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Rule of thirds


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So, I haven't seen this as a recent topic on the forum and Cammeron got me thinking....

I use the rule of thirds almost naturally in a lot of what I do. I was trained in it both in photography and culinary school, and the first time I set up an aquascape I was real impressed with myself until I realized I was only doing something almost ingrained in me at this point.


I'd like to have a discussion about who (if any of you) use this concept whether you know you do or not. Anyone have any examples?

FTS 1-4-15

The above tank applies the rule of thirds when viewing from the top, either side panel, the front panel, and both half portions (left and right) of the front panel as well. Being that this is not really an uncommon design, I am also wondering how many people have gone with something similar not really realizing what they are applying?

Such was the case with my "old incomplete volcano cone" Design in my first tank....It wasn't until looking at it through a lens and serching for "the thirds" I said to myself "well, look what your brilliant dumbass did!" the "1/3 lines" fit into place almost perfectly no matter where I looked in from! It became a standard design feature for me instantly and I haven't designed a 'scape without laying out thirds since...only now I do it on purpose!

I also do this with color! You are hard pressed to find an imbalance of color for long in my tank. It does happen, but is usually quickly adjusted with either additional coral, or moving a coral or two. There is as much of any color in each 1/3 of the tank (or at least that's what the law of averages tends to show over time).

Example: I currently have 2 blue peices one in the top third, and one bottom third; both are on the right half. The next blue coral I get will go in the middle third from top to bottom, on the left side; thus bring the rule of thirds back into balance.

How do YOU use the rule of thirds in your tank?

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This looks fun!

I do this when I'm taking pictures but I didn't know it was a thing. I have always thought it made the picture interesting. I've never even thought of creating a scene on purpose though!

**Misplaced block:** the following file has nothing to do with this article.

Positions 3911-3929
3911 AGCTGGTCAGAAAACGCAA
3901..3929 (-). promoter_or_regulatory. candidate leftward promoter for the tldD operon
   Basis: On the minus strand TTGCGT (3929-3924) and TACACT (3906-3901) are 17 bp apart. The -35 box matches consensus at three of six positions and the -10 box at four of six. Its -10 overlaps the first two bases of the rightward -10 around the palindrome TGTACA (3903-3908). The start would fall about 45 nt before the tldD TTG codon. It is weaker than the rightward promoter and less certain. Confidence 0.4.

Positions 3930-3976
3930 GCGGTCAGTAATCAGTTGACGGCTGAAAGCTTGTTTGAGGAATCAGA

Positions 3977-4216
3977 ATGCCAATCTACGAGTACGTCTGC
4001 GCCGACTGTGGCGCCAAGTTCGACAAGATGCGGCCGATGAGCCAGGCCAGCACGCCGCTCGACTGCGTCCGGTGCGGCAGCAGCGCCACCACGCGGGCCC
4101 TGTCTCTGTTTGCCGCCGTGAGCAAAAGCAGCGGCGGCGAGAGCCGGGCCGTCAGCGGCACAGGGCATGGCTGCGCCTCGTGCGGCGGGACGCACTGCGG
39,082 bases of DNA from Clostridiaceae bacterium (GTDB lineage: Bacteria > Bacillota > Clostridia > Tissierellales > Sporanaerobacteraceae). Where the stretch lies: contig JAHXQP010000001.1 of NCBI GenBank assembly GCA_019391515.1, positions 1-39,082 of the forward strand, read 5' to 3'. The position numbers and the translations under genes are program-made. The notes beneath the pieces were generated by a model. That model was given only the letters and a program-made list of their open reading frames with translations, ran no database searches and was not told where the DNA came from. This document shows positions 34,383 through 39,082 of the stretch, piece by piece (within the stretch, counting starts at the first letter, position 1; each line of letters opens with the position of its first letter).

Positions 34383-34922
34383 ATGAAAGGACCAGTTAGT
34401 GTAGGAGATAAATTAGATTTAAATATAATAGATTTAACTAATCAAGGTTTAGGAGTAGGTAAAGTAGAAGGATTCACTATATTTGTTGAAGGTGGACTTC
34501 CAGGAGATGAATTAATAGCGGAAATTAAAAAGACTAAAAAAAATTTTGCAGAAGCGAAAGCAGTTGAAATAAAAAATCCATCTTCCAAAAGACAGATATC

This is a recent picture of my new aquascape. The goal was to create tall structures to utilize the height of the tank, improve water flow, add coral space, and have open space for fish. There is 6" or more all around the tank in between the rocks and the glass to make cleaning easier and give the fish plenty of room to swim the perimeter. I drew some lines on the picture for fun.

Please excuse the mess. I'm still battling Ugly Tank Syndrome. sad.png


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Pretty much everything I learned in college about photography ended up applying to everything in my life lol.

The Fibonacci sequence is one of my favorites. Leading lines as well.

I unknowingly follow a lot of the rules of photo composition when decorating reptile tanks.. My room.. Aquariums.. Drawing, etc etc. Even parking my car at car meets haha it has to be in the right spot for a good shot.

It seems our eyes naturally follow these paths and thats why it works so well in composition. When i look at thing my eye doesn't go straight for the middle. Pretty weird but I guess its how were wired.


Dirty betta tank. Not exactly on the money but it was unintentional. Things smack in the middle look so weird to me unless it just.. Works. That sounded dumb but im sure you get the drift

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I am far more likely to use the golden or fibinachi ratio (1.6 : 1) to establish a single asymetrical focal point or divide the aquascaping into two seperate sections that are asymetrical. The corals in this system have overgrown somewhat but you can still see the valley seperating the two sections:


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